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There was always a lot to see on the platforms of the large stations.
There were always porters on the platforms of the large stations, ready and waiting to earn a tip by carrying passengers luggage for them.
Porters had special trucks and trolleys as shown in the photographs.
Benches were provided for passengers who preferred not to stand while waiting for a train. Like so many other things at that time, these were made of wood, but not to a standard style. Being wood, they had the advantage of not feel cold to sit on, but they did of course need regular maintenance in the form of coats of varnish. The photos show some examples.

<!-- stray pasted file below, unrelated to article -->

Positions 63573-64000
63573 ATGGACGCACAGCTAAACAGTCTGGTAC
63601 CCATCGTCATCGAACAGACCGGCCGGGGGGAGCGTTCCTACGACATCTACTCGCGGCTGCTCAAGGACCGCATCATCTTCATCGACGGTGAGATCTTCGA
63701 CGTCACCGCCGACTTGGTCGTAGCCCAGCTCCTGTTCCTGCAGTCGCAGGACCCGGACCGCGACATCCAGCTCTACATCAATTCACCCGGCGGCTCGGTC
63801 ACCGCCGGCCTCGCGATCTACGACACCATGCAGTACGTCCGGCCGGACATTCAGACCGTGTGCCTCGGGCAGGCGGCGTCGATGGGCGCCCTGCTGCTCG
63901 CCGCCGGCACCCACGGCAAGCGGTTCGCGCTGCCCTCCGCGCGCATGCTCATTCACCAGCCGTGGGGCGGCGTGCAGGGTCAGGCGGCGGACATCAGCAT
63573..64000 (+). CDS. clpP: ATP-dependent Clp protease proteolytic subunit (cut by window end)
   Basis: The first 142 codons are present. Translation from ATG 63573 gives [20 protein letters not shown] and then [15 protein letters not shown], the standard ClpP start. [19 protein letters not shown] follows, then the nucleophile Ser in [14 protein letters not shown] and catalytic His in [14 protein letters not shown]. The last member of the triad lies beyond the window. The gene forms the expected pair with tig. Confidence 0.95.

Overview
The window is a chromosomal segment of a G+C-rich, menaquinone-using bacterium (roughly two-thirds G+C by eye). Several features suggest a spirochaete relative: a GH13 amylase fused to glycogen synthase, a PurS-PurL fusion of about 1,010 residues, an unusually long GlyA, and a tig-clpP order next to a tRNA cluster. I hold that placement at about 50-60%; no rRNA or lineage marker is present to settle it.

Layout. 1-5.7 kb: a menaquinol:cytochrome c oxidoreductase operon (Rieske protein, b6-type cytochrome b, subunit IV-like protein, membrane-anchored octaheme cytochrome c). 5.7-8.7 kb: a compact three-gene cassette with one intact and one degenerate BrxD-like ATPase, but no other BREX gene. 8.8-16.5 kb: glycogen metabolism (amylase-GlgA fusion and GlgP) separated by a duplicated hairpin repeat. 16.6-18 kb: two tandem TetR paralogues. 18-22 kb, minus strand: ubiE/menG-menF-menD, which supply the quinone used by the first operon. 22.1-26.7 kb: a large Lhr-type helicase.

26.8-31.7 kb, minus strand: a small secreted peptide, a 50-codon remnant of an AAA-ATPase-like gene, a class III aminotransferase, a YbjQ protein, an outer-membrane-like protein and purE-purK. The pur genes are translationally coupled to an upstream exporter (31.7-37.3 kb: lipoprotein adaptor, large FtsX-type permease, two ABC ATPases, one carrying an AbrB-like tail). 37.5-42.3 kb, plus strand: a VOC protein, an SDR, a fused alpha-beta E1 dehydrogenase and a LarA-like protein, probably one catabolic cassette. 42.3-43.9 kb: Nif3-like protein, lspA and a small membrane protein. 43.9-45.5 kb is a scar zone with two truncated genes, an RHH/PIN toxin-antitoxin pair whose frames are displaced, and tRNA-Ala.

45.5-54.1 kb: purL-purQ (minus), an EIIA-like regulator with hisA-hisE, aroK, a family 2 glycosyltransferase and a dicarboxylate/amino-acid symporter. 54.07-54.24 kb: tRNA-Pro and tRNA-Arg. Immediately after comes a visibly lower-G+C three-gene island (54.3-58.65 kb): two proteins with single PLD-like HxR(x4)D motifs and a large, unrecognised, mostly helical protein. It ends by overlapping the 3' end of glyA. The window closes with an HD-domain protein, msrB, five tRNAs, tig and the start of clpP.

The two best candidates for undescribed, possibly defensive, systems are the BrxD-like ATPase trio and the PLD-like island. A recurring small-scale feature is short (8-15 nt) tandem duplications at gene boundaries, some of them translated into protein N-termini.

One the pictures of station benches shows the station name. This means that it was either before or after the Second World War, as during the war all outside place names were removed so as to be of no help to an invading army.
There was a television programme I watched a few years back in which someone who travelled on a train during the war commented "I was really surprised at how every time we came to a station the place seemed to be called 'gentlemen'". He didn't realise that these notices indicated the toilets and that the station names had been taken down.
In fact all place names were removed to hinder the enemy in case of invation. Street names and signposts were taken down and milestones were buried.
On the walls or fences of platforms were advertisements. These were typical of the time, in that they were enamel on metal. The enamel gave an attractive glossy finish and was relatively weatherproof. However, by the time that I remember them during the Second World War, they had invariably been chipped, letting the damp in and causing rust - see the photos below. I never noticed any new ones after the war, probably because plastics were coming in.